Will “Like Father” Make Audiences Want To Set Sail Or Jump Ship?

Kelsey Grammer and Kristen Bell’s noteworthy performances can’t rescue this Netflix film’s sinking storyline.

It’s difficult to determine which aspect of the new Netflix film “Like Father” is more puzzling: the fact that this supposed “comedy” from screenwriter and first-time director Lauren Miller Rogen (Seth Rogen’s wife) produces so few genuine laughs, or the fact that Miller Rogen doesn’t really seem to care about making us laugh in the first place. But “Like Father” isn’t just a non-comedy–it’s a non-entity. Neither dramatic nor heartwarming nor frankly anything, it sets sail on a steady course toward middling ground and never stops, or more appropriately, never starts.

At the center of “Like Father’s” ill-fated script is thirty-something bride-to-be Rachel (Kristen Bell), a workaholic so attached to her smartphone that she hides it in her bouquet even as she walks down the aisle. And in a scene that unfolds with the subtlety of a cracked pinata, Rachel’s would-be groom realizes this and calls the whole thing off.

Unbeknownst to Rachel, present for the whole trainwreck is her estranged father Harry (Kelsey Grammer), who abandoned Rachel as a child but now finds himself buzzing at her apartment door, hoping to ingratiate himself back into his dejected daughter’s life and buy her a drink. Naturally, Rachel wants nothing to do with her old man, but offers curiously little resistance to his proposal to commiserate over some shots.

One boozy montage later, Rachel and Harry somehow (the film’s exposition here is murky at best) make it aboard her prepaid honeymoon cruise to Jamaica, and are stuck sharing the same room. Also along for the ride are three couples–one gay, one African-American, one elderly, none possessing a single additional defining feature, or for that matter, delivering a single memorable laugh. Oh, and there’s also Seth Rogen as a recent divorcee in a story arc that goes absolutely nowhere.

The relentless charm of Bell and Grammer, two NBC sitcom superstars from different golden eras of television, saves “Like Father” from ever sinking below the depths of watchability, and the chemistry between them is strong enough at times to give you a fleeting taste of what this father-daughter redemption story could have been. But unlike their best work on television, neither Bell nor Grammer is comfortable enough with their respective roles here to disappear into them. We never feel like we’re watching Rachel and Harry, but rather two great actors trying their darndest to elevate weak material.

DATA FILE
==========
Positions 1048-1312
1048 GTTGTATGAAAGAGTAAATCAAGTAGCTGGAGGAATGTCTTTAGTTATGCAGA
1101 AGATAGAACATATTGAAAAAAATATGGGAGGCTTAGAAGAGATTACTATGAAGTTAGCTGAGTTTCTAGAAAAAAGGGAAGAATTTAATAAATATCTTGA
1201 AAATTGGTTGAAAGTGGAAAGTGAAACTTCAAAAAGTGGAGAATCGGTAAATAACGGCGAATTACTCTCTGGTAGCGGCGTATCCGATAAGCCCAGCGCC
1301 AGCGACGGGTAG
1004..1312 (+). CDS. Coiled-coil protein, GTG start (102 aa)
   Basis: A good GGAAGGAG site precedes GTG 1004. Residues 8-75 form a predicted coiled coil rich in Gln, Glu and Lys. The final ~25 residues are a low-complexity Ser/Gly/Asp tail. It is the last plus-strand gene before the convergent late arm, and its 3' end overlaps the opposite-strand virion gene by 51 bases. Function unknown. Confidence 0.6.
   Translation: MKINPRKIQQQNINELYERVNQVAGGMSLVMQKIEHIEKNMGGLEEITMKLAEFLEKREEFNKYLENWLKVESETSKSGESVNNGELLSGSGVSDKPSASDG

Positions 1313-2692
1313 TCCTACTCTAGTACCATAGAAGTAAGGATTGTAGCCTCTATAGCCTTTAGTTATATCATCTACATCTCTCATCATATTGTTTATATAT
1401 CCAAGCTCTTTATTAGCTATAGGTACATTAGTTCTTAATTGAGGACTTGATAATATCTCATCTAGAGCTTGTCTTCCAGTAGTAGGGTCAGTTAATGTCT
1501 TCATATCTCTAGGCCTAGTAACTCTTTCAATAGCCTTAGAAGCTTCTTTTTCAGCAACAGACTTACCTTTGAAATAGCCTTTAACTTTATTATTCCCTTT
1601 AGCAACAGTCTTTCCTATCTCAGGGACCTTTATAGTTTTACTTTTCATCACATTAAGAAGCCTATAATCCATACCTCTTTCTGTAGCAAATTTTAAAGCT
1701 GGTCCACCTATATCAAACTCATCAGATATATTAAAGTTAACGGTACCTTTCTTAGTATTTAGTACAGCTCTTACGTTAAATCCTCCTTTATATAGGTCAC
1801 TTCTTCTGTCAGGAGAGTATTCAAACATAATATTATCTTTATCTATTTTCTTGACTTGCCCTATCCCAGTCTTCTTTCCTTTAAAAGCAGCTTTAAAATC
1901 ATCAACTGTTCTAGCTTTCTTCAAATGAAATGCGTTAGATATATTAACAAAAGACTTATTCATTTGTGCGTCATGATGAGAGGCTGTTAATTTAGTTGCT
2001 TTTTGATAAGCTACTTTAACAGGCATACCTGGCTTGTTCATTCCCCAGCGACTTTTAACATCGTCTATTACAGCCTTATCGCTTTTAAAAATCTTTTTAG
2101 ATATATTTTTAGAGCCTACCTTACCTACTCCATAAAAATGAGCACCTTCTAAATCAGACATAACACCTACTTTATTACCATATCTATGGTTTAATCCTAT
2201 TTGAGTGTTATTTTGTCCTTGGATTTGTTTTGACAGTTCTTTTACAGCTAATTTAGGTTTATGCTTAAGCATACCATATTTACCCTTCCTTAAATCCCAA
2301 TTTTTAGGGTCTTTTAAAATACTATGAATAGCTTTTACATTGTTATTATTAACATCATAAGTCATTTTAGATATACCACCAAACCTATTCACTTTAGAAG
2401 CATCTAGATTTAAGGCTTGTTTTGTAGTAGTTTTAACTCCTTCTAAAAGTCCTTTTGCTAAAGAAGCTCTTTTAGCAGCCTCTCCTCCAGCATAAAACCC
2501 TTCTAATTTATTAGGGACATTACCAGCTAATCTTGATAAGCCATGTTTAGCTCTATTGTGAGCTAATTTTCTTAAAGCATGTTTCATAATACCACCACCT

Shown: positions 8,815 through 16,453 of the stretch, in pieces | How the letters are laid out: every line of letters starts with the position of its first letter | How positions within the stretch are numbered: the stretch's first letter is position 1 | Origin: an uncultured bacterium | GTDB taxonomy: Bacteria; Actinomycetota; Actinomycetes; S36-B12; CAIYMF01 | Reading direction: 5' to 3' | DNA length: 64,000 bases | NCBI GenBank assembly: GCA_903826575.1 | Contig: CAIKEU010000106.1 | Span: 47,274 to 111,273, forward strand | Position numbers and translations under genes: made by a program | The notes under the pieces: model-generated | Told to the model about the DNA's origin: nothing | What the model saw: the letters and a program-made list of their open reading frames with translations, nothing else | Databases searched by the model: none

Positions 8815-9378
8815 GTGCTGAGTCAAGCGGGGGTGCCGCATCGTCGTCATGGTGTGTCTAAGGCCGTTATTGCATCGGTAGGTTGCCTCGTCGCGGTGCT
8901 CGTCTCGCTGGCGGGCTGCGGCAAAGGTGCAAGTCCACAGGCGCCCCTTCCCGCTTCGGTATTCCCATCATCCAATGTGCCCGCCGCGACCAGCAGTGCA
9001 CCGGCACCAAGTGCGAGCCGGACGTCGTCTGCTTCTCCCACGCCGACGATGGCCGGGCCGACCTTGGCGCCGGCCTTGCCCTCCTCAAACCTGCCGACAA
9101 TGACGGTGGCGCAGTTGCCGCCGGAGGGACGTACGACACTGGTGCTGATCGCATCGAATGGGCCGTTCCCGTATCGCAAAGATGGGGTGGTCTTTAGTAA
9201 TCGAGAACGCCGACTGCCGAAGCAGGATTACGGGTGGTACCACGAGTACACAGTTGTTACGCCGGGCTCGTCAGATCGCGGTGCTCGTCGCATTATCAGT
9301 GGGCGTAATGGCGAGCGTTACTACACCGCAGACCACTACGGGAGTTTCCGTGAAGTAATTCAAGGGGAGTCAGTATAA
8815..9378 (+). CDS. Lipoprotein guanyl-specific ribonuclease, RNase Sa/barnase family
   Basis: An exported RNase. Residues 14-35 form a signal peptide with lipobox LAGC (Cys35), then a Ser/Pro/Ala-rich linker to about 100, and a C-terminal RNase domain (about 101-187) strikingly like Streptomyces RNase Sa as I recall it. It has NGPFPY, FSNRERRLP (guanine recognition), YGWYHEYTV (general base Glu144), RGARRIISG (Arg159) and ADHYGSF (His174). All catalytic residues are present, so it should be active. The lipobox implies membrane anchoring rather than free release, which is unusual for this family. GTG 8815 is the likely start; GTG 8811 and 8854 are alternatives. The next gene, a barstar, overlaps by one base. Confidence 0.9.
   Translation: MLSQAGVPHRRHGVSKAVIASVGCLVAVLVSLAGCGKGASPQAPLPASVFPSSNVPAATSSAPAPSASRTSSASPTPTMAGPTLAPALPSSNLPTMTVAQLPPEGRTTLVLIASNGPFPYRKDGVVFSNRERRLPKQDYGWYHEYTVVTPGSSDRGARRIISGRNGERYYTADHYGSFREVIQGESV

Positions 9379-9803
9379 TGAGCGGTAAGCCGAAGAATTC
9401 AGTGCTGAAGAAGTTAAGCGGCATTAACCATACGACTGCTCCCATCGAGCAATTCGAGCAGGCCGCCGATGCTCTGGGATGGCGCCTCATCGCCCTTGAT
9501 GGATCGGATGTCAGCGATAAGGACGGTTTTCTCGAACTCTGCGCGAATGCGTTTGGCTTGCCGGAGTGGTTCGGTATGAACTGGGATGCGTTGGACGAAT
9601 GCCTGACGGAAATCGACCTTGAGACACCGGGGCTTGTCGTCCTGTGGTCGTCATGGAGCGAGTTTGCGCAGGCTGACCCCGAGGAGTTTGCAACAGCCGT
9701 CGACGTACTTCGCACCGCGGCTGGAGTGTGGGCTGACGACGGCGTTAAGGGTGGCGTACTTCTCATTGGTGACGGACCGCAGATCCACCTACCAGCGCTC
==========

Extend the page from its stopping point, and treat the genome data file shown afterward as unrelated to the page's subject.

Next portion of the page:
To her credit, Miller Rogen does truly seem to care about the characters she has created. The fact that a premise so tailor made for a groan-inducing multicam sitcom enjoys moments in which it almost works is a testament to the genuine heartbeat Miller Rogen instills within her debut film.

But even the best of intentions can’t overcome an undercooked script, and “Like Father” is no exception. Rachel’s forgiveness of Harry comes far too easily, a side story involving Harry’s former business partner distracts more than it propels, and the question of whether or not Harry has ulterior motives in reuniting with his daughter is squashed almost as soon as it’s raised.

And the script’s shortcomings are all the more magnified by the utter dearth of comedy on display. With the exception of a mildly amusing set piece in which Rachel and Harry cheat their way through an interactive newlyweds game and an in-joke about Rogen’s well-documented recreational marijuana use, none of the film’s attempts at comedy pack a lasting punch.

Sure, “Like Father” is pleasant enough to be on in the background while you’re folding laundry perhaps (sometimes, I fear that’s where Netflix sets the bar for its original movies), but ultimately, nothing feels earned. And for a film that has virtually nothing going for it outside of its central relationship, that’s an insurmountable problem.

I do believe that Miller Rogen is capable of helming a solid comedy somewhere down the line. But “Like Father” isn’t it.

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